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Villagers told not to feed Red Kites near RAF base

Wildlife News
Villagers told not to feed Red Kites near RAF base
Bird strikes cause an estimated £800m damage a year to commercial aircraft worldwide, and are responsible for several accidents Photo: PA

Red Kites, which have seen their numbers soar as a result of a 20-year campaign to protect them - gather round RAF Benson base in Oxfordshire because locals are putting out scraps for them to eat.

The RAF is worried the huge birds will collide with helicopters which regularly fly in and out of the base.

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Three Eggs at Lafarge Eagle Nest again this Year

LaFarge Vancouver Eagle Nest

 
The Lafarge bald eagle nest in Vancouver, BC has three eggs again this season. The first egg was observed on March 11 and likely laid on the evening of the 10th.  The second was seen on March 16, the third noted on March 21st . The exact dates of laying for the second and third eggs are not known. Incubation lasts about 35+ days.  
 
Last year three chicks were reared to fledging at this location, too. While one or two eggs is more common, eagles in an urban environment with a readily available supply of road-kill are producing and raising three chicks more often recently.
 
The nest is unusual for more than its second season of three eggs, however. It is situated on waterfront property owned by concrete producer Lafarge. Other trees on the property were removed to accommodate the ready-mix concrete facility.
 
Concerned the lone nesting tree, a cottonwood, would succumb to the elements without the protection of other trees, Lafarge worked with eagle biologist David Hancock to construct an artificial nesting site in November 2009 for the pair to consider using.
 
They opted for their own nest again this year and so far it seems to have been a good decision.
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Central African gorillas may go extinct

Wildlife News
A gorilla looks on while relaxing in a clearing on the slopes of
Mount Mikeno in the Virunga National Park on November 28, 2008.
A gorilla looks on while relaxing in a clearing on the slopes of Mount Mikeno in the Virunga National Park on November 28, 2008.

(CNN) -- Gorillas may go extinct in much of central Africa by the mid-2020s -- victims of a meat trade, of logging and mining, and even the Ebola virus, a new report says.

Unless action is taken to guard the gorillas' habitat and counter poaching, the dire prediction will come to pass, said the joint report from the United Nations and Interpol released Wednesday.

Until now, the Congo Basin in Central Africa had been a rainforest refuge for gorillas and other apes.

But the threats to the gorillas' survival are so acute that a similar study that predicted only 10 percent of the gorilla population will remain by 2030 is now considered too optimistic.

That study -- conducted in 2002 -- did not take into account the rise in the demand for timber and metals destined for Asia, the Middle East and Europe.

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Orphaned cougars arrive at the zoo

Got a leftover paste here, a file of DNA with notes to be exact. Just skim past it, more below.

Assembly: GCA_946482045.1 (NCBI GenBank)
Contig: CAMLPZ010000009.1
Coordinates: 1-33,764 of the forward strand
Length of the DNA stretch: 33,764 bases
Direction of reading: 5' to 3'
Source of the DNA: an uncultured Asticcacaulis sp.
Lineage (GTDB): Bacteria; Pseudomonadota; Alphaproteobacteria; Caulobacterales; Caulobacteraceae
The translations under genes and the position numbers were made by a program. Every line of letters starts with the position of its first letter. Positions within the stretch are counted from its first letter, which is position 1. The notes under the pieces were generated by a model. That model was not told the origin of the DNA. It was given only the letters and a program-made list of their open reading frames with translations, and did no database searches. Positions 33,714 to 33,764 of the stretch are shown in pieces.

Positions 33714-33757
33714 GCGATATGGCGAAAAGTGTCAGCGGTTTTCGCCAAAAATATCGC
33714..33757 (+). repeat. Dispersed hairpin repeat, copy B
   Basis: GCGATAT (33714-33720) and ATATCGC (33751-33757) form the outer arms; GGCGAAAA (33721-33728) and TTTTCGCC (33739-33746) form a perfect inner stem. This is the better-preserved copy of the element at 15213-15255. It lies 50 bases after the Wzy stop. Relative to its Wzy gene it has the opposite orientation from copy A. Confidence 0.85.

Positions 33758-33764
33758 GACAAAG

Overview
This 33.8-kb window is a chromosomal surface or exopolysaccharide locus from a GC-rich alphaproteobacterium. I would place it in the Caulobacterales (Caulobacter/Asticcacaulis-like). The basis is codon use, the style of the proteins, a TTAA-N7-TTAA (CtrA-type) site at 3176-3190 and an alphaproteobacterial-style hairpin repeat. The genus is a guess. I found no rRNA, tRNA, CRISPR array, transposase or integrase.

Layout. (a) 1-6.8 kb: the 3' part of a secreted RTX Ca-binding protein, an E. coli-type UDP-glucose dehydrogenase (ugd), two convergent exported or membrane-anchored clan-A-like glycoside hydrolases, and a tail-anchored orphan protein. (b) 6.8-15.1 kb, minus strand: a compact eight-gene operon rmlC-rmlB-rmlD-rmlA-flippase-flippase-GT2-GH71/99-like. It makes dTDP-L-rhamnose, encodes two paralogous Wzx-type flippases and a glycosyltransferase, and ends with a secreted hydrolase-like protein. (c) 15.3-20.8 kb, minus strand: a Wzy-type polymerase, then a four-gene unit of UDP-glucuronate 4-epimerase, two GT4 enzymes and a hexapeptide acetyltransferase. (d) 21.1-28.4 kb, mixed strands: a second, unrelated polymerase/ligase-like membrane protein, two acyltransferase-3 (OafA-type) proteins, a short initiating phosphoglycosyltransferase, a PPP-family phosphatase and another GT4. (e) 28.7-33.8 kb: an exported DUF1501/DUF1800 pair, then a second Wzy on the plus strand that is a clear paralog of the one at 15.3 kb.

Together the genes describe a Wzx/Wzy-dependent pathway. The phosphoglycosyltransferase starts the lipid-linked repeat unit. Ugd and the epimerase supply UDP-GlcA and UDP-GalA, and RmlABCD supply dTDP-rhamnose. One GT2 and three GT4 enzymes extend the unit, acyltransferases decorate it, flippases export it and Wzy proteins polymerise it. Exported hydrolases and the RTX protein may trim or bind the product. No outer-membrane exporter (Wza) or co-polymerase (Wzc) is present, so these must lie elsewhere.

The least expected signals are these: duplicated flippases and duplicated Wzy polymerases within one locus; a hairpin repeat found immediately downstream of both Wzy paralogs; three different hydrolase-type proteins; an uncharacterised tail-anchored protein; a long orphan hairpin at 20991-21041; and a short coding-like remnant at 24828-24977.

Wildlife News

Male orphaned cougar

The male orphaned cougar is believed to be 14-months-old.

Updated: Wed Mar. 24 2010 11:15:23

ctvcalgary.ca

Two orphaned cougars are now calling the Calgary Zoo home.

The male and female siblings arrived from the Northern Lights Wildlife Shelter in Smithers, B.C.

The 14-month-old cubs had been living there for the past nine months.

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An oil spill could be ‘catastrophic’ for British Columbia killer whales

Planet Earth

Source: Raincoast Conservation Foundation

Orca population would not survive an ecological incident, researchers say

 

The AT1 population of Alaskan transient killer whales were in Prince William Sound at the time of the Exxon Valdez oil spill. 13 members of the 22 member pod died after the spill and more in the following years. Photo: K.Heise

 

By Nicholas Read, Special To The Sun

March 22, 2010

British Columbia killer whales could become extinct in the long term if an oil spill similar in scope to that from the Exxon Valdez occurred off the coast of B.C., says a conservation biologist with the Universities of Calgary and Manitoba.Paul Paquet, one of the lead scientists on a five-year, 14,000-kilometre survey of marine mammals and sea birds along the coast between 2004 and 2009, says the health of B.C. killer whales is already so fragile thanks to pollution and over-fishing that a major oil spill could devastate them.

The consequences for the population as a whole could be catastrophic, meaning that that population could be pushed over the edge and into a long-term slide to extinction,” Paquet said in an interview. “Given the small population of killer whales and as a population biologist, I don’t think that’s an over-statement. And it is something we should be prepared for.”

Paquet made his remarks to coincide with the release today of a report called What’s at Stake: The Cost of Oil on British Columbia’s Priceless Coast, published by the Raincoast Conservation Society to mark the 21st anniversary of the Exxon Valdez disaster in Prince William Sound, Alaska. ...

To read the rest of this story please visit:

The Raincoast Conservation Foundation

 

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